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Don't wait up for a stock-split announcement from Google (Nasdaq: GOOG ) .
"We're not going to split the stock, at least not for the present," CEO Eric Schmidt told Jim Cramer on CNBC's Mad Money earlier this week.
Score one for Schmidt on the clever word choice. He obviously means "present" as in the near term. However, he could very well imply "present" as in a gift, which is how investors often mistakenly see the zero-sum events that are stock splits.
After all, if Google at $500 declares a 10-for-1 stock split, it doesn't matter if you have 100 shares at $500 or 1,000 shares at $50. You still have a $50,000 stake in the world's leading Web search engine.
You might like to see Google bring its shares down to a more accessible price, or you may think splits are stupid and unnecessary. No matter which side of the fence you find yourself on, you're correct. This is a subjective matter. But let's take a closer look at both sides of the argument.
Yes, Google should split
During the go-go 1990s, stock splits were going on everywhere. The moment a consumer-facing company saw its price go from $30 to approaching $50, you just knew that a 2-for-1 or a 3-for-2 split announcement was coming.
A forward split, ultimately, is about confidence. There's an unspoken assumption that the splitting company doesn't mind marking down its stock price, since things are going well enough to move the price back up again. Consequently, stocks typically open slightly higher after a split is declared.
Google, of course, has no self-esteem problems. However, even the similarly cocky Apple (Nasdaq: AAPL ) has pulled off a pair of 2-for-1 stocks splits this decade.
The biggest case for a split, though, comes from the perspective of recruiting and employee retention. Code monkeys are brilliant in their niche, but they don't necessarily know their Ps from their Es. They might see a share price in the hundreds and just assume it's pricey. What they fail to realize is the importance of the number of shares that the stock price is being divided into, to arrive at a company's market cap. And they might not understand the simple balance-sheet math that reveals a company's enterprise value.
Consider this: Even though Sirius XM Radio (Nasdaq: SIRI ) started the trading day at $1.38 a share, it's not a penny stock. It's a $4 billion company. Meanwhile, pork and transportation specialist Seaboard (AMEX: SEB ) has a $1,600 stock, but its market cap is just half of what the satellite-radio provider can claim.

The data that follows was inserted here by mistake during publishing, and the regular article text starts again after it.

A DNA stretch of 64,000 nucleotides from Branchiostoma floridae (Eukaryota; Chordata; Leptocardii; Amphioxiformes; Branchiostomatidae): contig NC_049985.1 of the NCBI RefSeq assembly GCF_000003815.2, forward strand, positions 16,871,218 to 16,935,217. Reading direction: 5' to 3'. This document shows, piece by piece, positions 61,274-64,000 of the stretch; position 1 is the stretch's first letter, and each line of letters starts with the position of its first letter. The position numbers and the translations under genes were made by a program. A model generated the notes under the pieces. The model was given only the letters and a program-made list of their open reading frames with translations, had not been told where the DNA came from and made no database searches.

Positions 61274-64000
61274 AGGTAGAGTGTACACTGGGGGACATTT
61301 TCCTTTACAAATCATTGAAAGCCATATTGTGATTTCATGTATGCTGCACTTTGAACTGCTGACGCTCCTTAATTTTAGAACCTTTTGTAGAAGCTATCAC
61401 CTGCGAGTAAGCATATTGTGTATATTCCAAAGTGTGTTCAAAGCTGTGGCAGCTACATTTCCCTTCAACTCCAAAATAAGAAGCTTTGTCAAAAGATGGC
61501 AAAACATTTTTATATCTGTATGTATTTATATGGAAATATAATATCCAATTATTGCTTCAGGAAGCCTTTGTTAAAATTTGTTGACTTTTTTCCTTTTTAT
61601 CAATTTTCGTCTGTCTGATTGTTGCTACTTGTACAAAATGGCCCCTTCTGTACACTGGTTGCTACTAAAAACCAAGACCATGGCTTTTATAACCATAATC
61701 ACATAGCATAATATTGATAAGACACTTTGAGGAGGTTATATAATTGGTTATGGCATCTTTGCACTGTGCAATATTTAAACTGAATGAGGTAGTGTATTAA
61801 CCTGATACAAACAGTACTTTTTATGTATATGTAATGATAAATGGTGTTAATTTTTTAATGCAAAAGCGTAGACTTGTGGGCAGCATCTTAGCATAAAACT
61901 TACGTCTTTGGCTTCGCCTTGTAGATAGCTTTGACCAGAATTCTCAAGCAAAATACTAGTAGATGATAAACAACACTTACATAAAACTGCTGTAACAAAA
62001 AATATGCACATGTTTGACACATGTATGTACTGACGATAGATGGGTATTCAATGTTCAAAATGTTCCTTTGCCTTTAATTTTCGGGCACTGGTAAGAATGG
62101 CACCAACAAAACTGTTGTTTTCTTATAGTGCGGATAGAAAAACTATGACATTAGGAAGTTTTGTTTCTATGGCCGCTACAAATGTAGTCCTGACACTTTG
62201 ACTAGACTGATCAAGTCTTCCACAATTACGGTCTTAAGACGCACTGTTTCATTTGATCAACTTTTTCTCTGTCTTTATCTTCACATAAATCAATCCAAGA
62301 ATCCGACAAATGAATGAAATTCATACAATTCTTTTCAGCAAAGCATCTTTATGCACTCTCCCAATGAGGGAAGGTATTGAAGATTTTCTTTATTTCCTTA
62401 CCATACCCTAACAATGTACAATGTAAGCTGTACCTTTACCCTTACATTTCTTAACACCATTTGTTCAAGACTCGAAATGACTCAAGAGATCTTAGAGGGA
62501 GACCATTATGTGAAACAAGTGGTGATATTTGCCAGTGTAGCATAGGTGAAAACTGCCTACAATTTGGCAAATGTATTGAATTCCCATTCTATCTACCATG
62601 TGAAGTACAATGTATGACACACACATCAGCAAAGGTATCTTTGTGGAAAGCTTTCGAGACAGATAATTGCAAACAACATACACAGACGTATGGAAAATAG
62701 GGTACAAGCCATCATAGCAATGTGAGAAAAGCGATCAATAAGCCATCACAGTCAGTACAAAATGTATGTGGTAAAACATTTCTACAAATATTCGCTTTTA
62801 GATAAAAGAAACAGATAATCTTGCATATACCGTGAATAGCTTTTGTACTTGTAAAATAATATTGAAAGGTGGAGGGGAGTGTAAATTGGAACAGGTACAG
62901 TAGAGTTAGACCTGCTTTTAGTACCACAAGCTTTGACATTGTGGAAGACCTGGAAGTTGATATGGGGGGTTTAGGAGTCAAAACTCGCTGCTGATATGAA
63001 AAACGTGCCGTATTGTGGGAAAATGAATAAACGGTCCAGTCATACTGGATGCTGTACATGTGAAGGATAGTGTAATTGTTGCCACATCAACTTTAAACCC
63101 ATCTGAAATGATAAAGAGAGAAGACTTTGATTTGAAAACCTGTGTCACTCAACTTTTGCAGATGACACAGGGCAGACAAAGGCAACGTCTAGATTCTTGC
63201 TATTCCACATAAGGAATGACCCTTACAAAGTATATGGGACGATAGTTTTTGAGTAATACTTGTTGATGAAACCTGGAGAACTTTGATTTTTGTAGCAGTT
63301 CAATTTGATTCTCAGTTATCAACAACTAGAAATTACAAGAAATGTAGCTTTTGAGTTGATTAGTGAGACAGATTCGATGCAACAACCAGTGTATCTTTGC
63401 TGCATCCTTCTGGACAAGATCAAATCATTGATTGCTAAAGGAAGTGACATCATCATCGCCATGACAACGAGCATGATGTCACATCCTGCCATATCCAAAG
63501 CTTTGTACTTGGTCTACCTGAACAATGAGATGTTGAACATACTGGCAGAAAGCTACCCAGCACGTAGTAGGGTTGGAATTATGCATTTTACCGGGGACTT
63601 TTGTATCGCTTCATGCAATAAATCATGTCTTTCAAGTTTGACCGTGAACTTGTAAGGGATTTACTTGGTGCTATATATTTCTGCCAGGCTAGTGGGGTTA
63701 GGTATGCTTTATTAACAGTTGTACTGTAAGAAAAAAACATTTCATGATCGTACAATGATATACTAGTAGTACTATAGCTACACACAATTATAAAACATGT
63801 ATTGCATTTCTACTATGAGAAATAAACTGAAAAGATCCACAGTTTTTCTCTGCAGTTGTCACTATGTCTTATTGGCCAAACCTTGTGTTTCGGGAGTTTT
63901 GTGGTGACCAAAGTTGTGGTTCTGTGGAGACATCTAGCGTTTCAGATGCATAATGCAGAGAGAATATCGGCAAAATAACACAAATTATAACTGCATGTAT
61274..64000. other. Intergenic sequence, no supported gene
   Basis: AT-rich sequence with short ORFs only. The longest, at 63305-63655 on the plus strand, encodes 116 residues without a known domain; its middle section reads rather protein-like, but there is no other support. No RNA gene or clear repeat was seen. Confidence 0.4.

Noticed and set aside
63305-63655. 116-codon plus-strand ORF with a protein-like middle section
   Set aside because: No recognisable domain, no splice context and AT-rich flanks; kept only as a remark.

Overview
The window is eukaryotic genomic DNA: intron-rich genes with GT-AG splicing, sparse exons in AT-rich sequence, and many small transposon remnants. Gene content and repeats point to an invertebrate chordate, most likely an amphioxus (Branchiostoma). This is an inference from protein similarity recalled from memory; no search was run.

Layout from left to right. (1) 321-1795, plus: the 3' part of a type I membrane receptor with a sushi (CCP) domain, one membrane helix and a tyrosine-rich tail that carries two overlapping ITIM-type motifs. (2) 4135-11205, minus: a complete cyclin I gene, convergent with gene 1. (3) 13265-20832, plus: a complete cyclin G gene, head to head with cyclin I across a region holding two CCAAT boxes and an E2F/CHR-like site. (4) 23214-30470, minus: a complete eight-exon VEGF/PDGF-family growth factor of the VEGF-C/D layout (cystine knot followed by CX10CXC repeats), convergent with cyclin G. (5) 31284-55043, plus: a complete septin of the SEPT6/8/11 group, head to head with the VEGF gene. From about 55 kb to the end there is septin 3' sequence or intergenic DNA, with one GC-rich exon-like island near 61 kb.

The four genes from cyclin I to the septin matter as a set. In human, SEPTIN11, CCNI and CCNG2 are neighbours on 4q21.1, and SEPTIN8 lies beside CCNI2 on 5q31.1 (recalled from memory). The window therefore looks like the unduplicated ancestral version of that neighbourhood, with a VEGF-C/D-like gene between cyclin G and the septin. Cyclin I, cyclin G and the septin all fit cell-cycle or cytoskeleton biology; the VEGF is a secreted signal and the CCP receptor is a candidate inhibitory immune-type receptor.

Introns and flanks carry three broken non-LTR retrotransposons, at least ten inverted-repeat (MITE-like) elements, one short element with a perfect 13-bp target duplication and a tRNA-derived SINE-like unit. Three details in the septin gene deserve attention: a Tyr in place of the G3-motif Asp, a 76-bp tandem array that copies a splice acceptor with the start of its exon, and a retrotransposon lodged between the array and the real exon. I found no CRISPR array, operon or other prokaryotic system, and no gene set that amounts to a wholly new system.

Why does any of this matter? Well, have you seen Google lately? Executives have been leaving in droves in recent months. Stock options are a major part of most tech-company compensation packages, so creating the psychological effect of offering employees a "cheaper" stock could help with retention efforts. Unsophisticated investors may prefer a stock meandering at $50 than one at $500, under the flawed assumption that it has a better chance to move higher.
Stock-based acquisitions also get a boost when the perception exists that a low stock price will head higher. Google is blessed with fat pockets, so it doesn't need to use stock as legal tender. However, you never know when it might want to.
No, Google should not split
Have you seen a stock fall apart after a split? It's not pretty.
Sun Microsystems (Nasdaq: JAVA ) is a perfect example. The company declared a 2-for-1 split in 1999 and then raced back to declare another 2-for-1 split just 12 months later. The bottom fell out of the stock when the dot-com bubble popped, and Sun's most recent split move was a 1-for-4 reverse split in November.
Google is unlikely to become a penny stock as a direct result of slumping after a split, but why chance it? A high stock price may be a recruiting and deal-making deterrent, but a price can also be too low. Rival Yahoo! (Nasdaq: YHOO ) has been losing plenty of executives with its stock price waffling between the high teens and the low 20s.
More to the point, an unusually high stock price can be seen as a badge of long-term success. Berkshire Hathaway (NYSE: BRK-A ) doesn't split its stock, and it isn't exactly smarting. Keep in mind that Google is a company that was originally set to go public at a price as high as $135 before settling for $85. It obviously has no fears of seemingly high prices. That the stock is nearly a six-bagger since the IPO only vindicates the company's strategy.
Stake your claim
Splits made sense when investors used to buy stocks in round lots, but the proliferation of dirt-cheap online discount brokers that charge just a few bucks per trade makes it financially feasible nowadays to pick up a smaller stake. If you can afford only five shares of Google, forking over a $10 commission is just 0.4% of the transaction.
So where do you stand? Let me know in the comment box at the bottom of the page if you think Google should -- or should not -- split its shares. It's a zero-sum game, but I'm guessing that no one is neutral on the subject.